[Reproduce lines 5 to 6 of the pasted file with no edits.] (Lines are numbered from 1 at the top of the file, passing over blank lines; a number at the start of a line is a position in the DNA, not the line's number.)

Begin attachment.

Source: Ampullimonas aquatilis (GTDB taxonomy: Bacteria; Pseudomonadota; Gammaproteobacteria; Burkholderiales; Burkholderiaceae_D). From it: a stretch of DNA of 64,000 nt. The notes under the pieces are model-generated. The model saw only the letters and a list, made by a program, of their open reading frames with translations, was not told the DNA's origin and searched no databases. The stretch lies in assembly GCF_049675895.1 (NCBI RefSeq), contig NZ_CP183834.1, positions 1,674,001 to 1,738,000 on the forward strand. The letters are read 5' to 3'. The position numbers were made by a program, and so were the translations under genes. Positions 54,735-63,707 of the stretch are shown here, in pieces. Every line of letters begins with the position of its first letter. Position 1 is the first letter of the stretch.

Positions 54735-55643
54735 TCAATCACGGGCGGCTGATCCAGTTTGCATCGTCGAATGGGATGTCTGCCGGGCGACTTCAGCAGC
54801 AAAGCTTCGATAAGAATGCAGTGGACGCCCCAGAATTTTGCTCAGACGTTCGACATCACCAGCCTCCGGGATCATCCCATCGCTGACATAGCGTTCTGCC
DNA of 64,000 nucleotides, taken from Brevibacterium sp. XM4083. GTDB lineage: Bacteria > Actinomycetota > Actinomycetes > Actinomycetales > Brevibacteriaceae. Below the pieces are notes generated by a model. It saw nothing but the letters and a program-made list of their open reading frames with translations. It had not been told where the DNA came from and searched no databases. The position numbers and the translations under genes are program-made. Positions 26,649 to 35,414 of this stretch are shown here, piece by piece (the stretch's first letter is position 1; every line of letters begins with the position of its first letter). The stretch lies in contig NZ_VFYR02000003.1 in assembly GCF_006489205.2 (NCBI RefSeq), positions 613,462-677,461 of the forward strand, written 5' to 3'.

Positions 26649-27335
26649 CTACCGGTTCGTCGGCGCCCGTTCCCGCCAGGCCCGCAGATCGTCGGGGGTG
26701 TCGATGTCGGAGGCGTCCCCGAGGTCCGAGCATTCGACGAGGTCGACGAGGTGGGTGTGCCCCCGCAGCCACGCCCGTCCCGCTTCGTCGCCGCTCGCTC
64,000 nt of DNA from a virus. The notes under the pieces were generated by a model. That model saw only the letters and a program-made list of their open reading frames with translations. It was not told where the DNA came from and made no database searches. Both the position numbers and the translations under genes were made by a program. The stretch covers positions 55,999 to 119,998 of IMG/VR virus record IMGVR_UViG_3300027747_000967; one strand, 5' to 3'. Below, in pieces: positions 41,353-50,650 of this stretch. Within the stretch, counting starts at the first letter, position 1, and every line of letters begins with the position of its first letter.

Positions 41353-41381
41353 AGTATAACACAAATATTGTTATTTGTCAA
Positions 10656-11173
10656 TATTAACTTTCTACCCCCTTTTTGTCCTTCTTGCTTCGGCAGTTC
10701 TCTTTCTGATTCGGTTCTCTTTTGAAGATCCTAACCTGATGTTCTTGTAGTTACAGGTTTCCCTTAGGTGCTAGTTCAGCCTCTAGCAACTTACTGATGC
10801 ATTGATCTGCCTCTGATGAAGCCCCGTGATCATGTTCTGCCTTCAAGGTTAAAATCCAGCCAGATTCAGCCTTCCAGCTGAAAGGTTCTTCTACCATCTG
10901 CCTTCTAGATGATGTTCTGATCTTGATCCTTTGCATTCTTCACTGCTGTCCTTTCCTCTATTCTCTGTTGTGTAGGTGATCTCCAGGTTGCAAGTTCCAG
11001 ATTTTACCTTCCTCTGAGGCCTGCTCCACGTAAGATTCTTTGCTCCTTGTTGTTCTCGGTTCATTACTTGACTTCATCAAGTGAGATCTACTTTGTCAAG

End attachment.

DNA of 64,000 nucleotides, taken from Brevibacterium sp. XM4083. GTDB lineage: Bacteria > Actinomycetota > Actinomycetes > Actinomycetales > Brevibacteriaceae. Below the pieces are notes generated by a model. It saw nothing but the letters and a program-made list of their open reading frames with translations. It had not been told where the DNA came from and searched no databases. The position numbers and the translations under genes are program-made. Positions 26,649 to 35,414 of this stretch are shown here, piece by piece (the stretch's first letter is position 1; every line of letters begins with the position of its first letter). The stretch lies in contig NZ_VFYR02000003.1 in assembly GCF_006489205.2 (NCBI RefSeq), positions 613,462-677,461 of the forward strand, written 5' to 3'.

Positions 26649-27335